Brominators and Chlorinators allow the operator to adjust the amount of water flow over the proven disinfecting chemical of choice, Bromine or Chlorine, thus slowing or increasing the disbursement to the desired amount. They also accommodate up to a week’s amount of chlorine or Bromine, thus minimizing staff involvement. The brominator or chlorinator is located in the mechanical room, plumbed in after the pump. The choice between brominator and chlorinator is up to the operator, however, in our opinion, bromine tends to be regarded as a more effective sanitizer in hot water than chlorine.

These machines convert an added salt residual in the water to chlorine, or in some cases bromine via a low voltage current, thereby eliminating the need to purchase chlorine or bromine. Payback is generally two to three years however many owners feel the improved “feel” and “smell” of the water, combined with the elimination of purchasing as much chemical more than justifies the added purchase price. Please note that in most States and Provinces regulations demand the hot tub is still equipped with a backup chlorination or bromine system.

Ionizers are devices, which also improve water clarity and reduce chemical consumption.

While many residential pool and spa owners are emphatic over the positive impact that these units have had on their pools and spas, HydroTher is not aggressively promoting ionizers at the time of writing this guide. Our concern is that they have no disinfecting ability yet many of the pool and spa owners that have these units believe that it is an adequate substitute. In simple terms, ionizers give the same results as regularly using an algaecide as a supplement to chlorine or bromine.

These devices have sensing probes that determine the ORP (Oxidation Reduction Potential) of the water as well as the pH. When the probes sense the need for chemical the controller allows either the chlorinator to start or the solenoid valve on the brominator to open allowing water to flow into the brominator to dissolve bromine which will flow to the hot tub. When the proper readings are achieved the controller turns off the chlorinator or brominator.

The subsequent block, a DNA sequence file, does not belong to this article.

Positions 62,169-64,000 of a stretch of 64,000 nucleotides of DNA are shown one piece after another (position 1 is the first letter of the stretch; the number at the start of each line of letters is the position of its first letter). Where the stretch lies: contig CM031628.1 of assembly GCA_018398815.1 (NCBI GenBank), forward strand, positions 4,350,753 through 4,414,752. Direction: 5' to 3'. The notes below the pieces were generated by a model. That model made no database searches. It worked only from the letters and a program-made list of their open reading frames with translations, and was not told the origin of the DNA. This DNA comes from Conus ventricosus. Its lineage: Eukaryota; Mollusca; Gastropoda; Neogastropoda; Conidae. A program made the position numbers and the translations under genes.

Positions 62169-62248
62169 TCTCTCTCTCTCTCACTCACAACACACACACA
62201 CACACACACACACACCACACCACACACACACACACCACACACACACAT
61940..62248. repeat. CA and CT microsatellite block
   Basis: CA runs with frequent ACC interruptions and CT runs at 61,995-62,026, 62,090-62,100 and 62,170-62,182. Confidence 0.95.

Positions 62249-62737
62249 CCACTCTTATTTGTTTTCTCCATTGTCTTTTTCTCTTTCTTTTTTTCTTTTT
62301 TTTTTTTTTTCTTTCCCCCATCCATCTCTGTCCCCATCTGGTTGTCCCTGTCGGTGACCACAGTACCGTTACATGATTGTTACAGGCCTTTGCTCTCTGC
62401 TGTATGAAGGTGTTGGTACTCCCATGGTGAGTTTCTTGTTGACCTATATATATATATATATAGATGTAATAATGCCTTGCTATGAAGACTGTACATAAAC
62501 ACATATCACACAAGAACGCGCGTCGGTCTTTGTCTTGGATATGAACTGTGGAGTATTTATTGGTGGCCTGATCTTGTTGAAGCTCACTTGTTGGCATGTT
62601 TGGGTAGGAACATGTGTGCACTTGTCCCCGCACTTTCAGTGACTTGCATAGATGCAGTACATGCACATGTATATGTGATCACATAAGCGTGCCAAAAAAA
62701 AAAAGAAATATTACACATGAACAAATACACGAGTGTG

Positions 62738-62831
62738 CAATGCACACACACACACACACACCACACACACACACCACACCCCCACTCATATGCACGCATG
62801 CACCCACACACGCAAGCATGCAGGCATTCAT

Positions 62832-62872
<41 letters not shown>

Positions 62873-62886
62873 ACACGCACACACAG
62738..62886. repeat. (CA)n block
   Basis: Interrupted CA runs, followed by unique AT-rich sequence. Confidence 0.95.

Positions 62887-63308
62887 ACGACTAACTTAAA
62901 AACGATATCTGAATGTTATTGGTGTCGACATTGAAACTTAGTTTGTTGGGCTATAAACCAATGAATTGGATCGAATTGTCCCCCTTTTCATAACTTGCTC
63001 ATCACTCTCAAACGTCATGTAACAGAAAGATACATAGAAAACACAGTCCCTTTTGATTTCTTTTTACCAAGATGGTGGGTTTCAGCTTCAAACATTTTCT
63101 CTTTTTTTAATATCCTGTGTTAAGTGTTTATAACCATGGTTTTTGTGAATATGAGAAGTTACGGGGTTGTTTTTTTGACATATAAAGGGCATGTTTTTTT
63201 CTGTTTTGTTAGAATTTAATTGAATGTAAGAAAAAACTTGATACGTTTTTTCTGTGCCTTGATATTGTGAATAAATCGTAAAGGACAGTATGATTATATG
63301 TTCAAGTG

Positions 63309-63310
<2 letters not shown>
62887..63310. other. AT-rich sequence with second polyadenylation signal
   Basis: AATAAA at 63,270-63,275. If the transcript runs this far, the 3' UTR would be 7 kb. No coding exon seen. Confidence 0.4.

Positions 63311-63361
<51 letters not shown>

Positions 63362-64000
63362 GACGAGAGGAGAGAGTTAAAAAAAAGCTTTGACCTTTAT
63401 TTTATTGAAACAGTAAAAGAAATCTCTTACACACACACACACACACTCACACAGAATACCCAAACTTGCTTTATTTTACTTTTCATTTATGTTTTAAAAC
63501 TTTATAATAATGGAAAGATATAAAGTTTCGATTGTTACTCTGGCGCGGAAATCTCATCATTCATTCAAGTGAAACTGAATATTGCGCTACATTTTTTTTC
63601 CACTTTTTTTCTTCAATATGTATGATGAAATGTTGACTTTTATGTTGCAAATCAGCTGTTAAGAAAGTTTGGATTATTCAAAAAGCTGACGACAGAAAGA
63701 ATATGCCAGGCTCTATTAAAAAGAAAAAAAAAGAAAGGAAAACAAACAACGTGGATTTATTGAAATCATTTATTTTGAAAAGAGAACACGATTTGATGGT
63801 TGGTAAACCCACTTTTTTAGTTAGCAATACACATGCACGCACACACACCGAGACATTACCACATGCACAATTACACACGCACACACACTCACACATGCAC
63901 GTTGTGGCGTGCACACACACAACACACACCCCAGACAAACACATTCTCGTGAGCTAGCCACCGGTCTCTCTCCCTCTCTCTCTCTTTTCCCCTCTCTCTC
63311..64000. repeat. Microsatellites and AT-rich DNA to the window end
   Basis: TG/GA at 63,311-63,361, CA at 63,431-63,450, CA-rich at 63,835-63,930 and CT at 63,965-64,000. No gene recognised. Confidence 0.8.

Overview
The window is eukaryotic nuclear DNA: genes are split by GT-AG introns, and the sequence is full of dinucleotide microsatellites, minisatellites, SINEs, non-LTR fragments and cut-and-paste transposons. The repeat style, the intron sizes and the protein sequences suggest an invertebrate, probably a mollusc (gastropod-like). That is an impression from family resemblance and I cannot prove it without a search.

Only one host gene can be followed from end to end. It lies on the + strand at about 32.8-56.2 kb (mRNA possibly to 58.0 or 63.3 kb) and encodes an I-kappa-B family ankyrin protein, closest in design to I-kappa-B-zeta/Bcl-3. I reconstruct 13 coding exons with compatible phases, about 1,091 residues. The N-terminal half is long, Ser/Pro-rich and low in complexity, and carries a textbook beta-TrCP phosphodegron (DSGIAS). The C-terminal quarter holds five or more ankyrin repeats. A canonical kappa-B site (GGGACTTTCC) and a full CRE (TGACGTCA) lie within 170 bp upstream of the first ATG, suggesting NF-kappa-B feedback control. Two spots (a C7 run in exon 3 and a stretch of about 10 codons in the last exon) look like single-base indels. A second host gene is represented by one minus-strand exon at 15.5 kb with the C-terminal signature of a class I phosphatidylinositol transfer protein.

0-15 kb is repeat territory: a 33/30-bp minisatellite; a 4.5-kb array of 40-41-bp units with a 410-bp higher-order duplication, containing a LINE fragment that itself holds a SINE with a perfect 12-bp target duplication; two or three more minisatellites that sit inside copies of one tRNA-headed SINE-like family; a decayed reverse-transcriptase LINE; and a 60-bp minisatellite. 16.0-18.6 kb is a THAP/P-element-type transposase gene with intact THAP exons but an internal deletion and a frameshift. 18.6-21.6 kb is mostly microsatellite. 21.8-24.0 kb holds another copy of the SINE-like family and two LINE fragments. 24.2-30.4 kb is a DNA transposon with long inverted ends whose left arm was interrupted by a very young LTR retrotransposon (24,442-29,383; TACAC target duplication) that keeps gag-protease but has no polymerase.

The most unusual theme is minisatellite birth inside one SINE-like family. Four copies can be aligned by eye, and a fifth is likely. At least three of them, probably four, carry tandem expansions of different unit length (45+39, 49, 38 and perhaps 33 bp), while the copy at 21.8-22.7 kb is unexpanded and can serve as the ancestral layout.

Every time a user leaves the hot tub, they take some of the hot tub’s water with


Furthermore, when several people sit in the hot tub at once, the water can rise

over the edge.

In both these instances this results in the water being too low. Automatic water

level controllers are units that are mounted on the wall of the mechanical room

or in the deck at the desired height of the hot tub water. A fresh water line is

connected to the controller. When the water level drops, a leveling valve in the

controller activates the fresh water until it reaches the set level.

To minimize the chance of someone slipping when they enter or exit the hot tub

the installation of these stainless steel rails is advised.

These light covers are placed on the hot tub at night or whenever the hot tub is

not in use, to reduce heating costs and minimize evaporation.

These covers achieve the same insulation and heat retention benefits of floating

covers but also prevent children from obtaining access to the spa / hot tub.


Each commercial hot tub installation should include a rules and safety procedure

sign, an emergency power and pump disconnect, first aid box and emergency

phone in close proximity. Please consult with your local authorities for specifics in

your area. Operators should appoint staff to regularly check the hot tub while in

operation to ensure that it is being used safely and that the chemical balances

are correct.

Why are HydroTher Acrylic Hot Tubs my best choice?

A commercial hot tub shell is asked over it’s operational life to tolerate hundreds of cycles of hot water being drained and then being refilled with a relatively cold water. These cycles of loading and thermal stress can generate flexing of the spa shell. This flexing can exceed the capability of concrete and concrete waterproofing systems, causing the concrete shells and/or the piping and fittings encased within them to leak. The repair of a leaking concrete shell can be very expensive, up to and including the demolition of the shell and reconstruction.

HydroTher acrylic hot tub shells on the other hand, avoid this costly scenario by allowing the shell to flex and accommodate these stresses. Piping remains accessible for any service or fitting replacement. HydroTher shells do not rely on waterproof membranes as concrete spas do and our acrylic spa shells remain resistant to normal water chemistry conditions unlike concrete and most waterproofing materials.

Because our hot tubs are prefabricated, project cost remains low and timelines for construction are more easily met. Our preplumbed mechanical support systems are perfectly matched to our shells for optimal performance.

HydroTher Spas are much lighter than concrete spas. Our entire range of spas are all below 100 lbs. (46 kg.)/ sq. Ft. (.093 m2) providing much greater flexibility in choice hot tub location.

Highest value

Five models to choose from [ H-600C | H-800C | H-1000C | H-1100C | H1200C ]

Lowest weight option

Greatest piping access

Low Maintenance

Waterproof surface

Efficient operation

Wide range of options

Waterline tile available

Shell is replaceable

Full mechanical packages available